Meanwhile, the Anglican Communion will go on.
|Cartoon by MadPriest|
It will surely not make it through the rest of the Communion with a significant majority, right?
Hold your (dead) horses!
As I read The Covenant - and, I confess to my embarrassment that I've probably read it more times this past year than I have read Holy Scripture - no majority, simple or otherwise, is required for the "activation" of The Covenant.
It becomes "activated" when a Province signs onto it.
So, technically, it is 'alive' - well, sorta, kinda, maybe - in seven Provinces. More may well be added as it makes its way through The Communion, which holds the unseemly potential for all sort and manner of mischief.
Much will also depend on the next Archbishop of Canterbury and his - and, rest assured, the next ABC will be male but after that, the gloves are off and chances increase for the mitre to be on a female head - stance on The Covenant.
My biggest concern - and, I confess, I don't lose sleep over it so that may be a bit of an overstatement - is that the folks at GAFCON will convince the seven Provinces who have signed onto The Covenant that, since it is dead in the baptismal water, to sign with them to their Jerusalem Declaration and there will be a bone fide schism in The Anglican Communion.
Fare-thee-well, I say. Emotional blackmail and oppressive legalism are not part of classic Anglicanism. Indeed, there is no place for it, even in the Big Tent of Anglicanism. Schism is not inherently a bad thing. Indeed, the Anglican Communion itself is the fruit of schism. The tree sometimes needs a bit of pruning in order to rid itself of the dead wood that is not bearing the fruits of the Spirit.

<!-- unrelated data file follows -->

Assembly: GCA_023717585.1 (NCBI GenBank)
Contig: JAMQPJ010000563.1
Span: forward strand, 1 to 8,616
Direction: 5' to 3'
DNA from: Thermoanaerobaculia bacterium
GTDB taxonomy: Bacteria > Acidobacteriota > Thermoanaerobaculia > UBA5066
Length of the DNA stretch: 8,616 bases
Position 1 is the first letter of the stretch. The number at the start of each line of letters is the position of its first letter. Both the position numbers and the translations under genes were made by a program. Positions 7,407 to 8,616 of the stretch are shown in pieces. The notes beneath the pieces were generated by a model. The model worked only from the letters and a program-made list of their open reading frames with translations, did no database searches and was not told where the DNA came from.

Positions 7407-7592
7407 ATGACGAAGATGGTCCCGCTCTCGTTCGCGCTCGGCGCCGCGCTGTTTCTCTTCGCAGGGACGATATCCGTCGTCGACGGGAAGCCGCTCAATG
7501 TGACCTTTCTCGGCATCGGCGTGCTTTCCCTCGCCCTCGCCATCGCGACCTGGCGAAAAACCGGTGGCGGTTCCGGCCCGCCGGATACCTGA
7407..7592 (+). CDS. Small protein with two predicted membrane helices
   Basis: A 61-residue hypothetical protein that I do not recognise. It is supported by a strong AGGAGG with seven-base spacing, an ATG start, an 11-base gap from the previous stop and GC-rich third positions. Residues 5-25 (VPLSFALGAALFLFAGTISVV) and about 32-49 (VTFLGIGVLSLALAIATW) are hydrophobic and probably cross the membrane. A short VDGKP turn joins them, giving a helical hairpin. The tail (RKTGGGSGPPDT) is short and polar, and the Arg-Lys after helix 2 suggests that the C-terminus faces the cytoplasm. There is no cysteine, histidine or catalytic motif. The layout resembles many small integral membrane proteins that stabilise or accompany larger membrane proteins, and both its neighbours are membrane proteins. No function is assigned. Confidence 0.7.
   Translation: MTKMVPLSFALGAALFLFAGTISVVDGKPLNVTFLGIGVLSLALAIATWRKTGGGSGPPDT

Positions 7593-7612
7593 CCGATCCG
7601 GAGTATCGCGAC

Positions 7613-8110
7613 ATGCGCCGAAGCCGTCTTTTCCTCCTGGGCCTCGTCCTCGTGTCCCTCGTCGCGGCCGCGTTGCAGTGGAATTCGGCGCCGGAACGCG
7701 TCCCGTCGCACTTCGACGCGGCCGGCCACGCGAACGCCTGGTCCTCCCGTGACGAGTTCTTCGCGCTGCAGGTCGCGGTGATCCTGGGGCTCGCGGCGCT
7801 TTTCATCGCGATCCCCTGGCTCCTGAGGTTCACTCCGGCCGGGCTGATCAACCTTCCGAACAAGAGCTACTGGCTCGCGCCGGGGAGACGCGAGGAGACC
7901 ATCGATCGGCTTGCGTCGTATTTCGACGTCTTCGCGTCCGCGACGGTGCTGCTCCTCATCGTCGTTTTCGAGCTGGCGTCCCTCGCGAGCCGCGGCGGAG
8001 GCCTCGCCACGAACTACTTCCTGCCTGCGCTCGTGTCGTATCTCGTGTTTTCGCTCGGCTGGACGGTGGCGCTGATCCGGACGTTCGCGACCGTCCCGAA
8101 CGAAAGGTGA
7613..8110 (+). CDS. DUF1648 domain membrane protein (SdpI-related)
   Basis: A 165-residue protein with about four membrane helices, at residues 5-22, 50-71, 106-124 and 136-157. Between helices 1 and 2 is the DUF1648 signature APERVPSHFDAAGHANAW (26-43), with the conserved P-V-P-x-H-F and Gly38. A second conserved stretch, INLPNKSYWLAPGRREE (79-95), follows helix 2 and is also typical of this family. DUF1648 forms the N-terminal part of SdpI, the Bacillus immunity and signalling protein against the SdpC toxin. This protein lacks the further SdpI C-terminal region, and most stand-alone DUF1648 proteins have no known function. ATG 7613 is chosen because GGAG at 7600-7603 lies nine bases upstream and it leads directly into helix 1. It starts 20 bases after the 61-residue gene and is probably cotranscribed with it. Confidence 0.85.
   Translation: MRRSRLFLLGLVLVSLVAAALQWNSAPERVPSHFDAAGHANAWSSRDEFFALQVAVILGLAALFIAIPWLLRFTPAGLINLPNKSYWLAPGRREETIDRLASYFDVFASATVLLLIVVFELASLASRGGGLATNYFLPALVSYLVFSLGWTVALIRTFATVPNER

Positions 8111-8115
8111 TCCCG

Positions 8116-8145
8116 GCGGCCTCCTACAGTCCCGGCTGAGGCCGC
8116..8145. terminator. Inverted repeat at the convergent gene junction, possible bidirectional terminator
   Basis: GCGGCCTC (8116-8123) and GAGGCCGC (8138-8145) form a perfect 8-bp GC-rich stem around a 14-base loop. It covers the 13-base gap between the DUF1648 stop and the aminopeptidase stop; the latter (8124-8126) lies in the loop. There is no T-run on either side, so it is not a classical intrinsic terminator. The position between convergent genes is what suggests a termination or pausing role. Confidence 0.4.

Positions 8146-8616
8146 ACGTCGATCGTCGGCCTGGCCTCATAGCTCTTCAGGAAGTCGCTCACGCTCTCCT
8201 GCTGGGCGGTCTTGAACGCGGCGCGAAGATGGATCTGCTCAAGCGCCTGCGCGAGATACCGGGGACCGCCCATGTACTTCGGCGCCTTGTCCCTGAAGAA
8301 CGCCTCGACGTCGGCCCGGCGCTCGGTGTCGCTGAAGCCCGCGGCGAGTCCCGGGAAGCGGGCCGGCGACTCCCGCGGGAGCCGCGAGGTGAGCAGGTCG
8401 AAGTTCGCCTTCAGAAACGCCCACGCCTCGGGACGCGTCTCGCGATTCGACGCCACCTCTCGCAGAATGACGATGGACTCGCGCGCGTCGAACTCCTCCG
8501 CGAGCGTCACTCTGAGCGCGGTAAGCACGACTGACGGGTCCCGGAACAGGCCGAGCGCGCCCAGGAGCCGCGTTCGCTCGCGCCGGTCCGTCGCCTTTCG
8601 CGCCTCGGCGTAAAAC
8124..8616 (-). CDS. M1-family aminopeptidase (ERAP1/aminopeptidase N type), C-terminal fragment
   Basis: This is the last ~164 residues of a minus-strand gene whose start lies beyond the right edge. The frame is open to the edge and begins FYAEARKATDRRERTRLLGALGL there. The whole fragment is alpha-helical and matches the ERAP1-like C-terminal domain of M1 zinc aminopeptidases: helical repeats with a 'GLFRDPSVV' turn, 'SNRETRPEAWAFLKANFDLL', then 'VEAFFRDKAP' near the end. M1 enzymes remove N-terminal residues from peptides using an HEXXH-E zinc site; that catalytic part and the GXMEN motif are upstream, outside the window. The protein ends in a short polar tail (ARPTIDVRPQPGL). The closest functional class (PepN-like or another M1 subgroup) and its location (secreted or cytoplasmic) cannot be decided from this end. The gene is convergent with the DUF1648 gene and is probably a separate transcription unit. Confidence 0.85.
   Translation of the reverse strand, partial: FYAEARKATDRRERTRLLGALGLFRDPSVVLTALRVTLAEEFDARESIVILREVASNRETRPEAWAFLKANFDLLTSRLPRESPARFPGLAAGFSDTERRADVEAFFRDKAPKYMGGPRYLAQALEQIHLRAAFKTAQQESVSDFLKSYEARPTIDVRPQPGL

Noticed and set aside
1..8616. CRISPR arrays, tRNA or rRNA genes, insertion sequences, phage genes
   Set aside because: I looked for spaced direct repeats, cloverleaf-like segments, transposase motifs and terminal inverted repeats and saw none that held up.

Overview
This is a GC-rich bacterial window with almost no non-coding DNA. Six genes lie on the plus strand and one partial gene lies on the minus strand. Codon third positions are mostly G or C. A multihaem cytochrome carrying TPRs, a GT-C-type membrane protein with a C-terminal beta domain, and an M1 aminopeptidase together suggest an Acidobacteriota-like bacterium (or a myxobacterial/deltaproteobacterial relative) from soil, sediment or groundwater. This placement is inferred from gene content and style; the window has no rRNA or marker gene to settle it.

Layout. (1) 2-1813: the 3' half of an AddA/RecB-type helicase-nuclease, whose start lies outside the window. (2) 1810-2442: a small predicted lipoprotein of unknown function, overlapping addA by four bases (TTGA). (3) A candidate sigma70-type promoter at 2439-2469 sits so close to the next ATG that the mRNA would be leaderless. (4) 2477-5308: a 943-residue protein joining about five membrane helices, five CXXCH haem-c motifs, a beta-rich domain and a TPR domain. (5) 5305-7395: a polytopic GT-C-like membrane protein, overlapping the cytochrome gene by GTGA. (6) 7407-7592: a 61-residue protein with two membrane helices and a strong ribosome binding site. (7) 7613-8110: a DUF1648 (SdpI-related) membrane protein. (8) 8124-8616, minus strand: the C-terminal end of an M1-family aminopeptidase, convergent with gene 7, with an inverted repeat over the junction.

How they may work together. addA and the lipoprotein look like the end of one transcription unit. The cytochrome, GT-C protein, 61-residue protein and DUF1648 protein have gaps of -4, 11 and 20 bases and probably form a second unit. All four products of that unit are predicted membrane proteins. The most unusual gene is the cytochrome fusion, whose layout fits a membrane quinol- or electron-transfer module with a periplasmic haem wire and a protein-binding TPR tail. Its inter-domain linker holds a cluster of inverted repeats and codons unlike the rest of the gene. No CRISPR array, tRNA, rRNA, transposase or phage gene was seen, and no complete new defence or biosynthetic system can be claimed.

At the end of the day - or, whenever this sad saga comes to an end (please God, that it may be sooner rather than later) - there may well be significantly less than the 40% in favor of The Covenant predicted by Mark Harris a year ago.
Even so, what will happen to the Anglican Covenant?
My own prognostication is that the Anglican Covenant will be relegated to a place in history just behind the 39 Articles of Faith - except, it will never find its way into the newest edition of the Book of Common Prayer.
Instead, it will be a rolled up and stored in an ornate box, high up on a shelf in a dusty library at Lambeth Palace. It will only be taken out, unfurled and waved around menacingly whenever anyone wants to object to the next thing that provides "offense" to someone's understanding of what it means to be a "true" Anglican.
In another 30 years, we'll all look back on this time, scratch our heads in dismay and say to each other, "WHAT the WHAT was THAT all about?"
And, we'll all have a good laugh. Even Jesus.
Of course, like Mark and MadPriest, I could be wrong.
Well, maybe the part about the good laugh.
The Anglican Covenant is (almost) dead! Long live the Anglican Communion!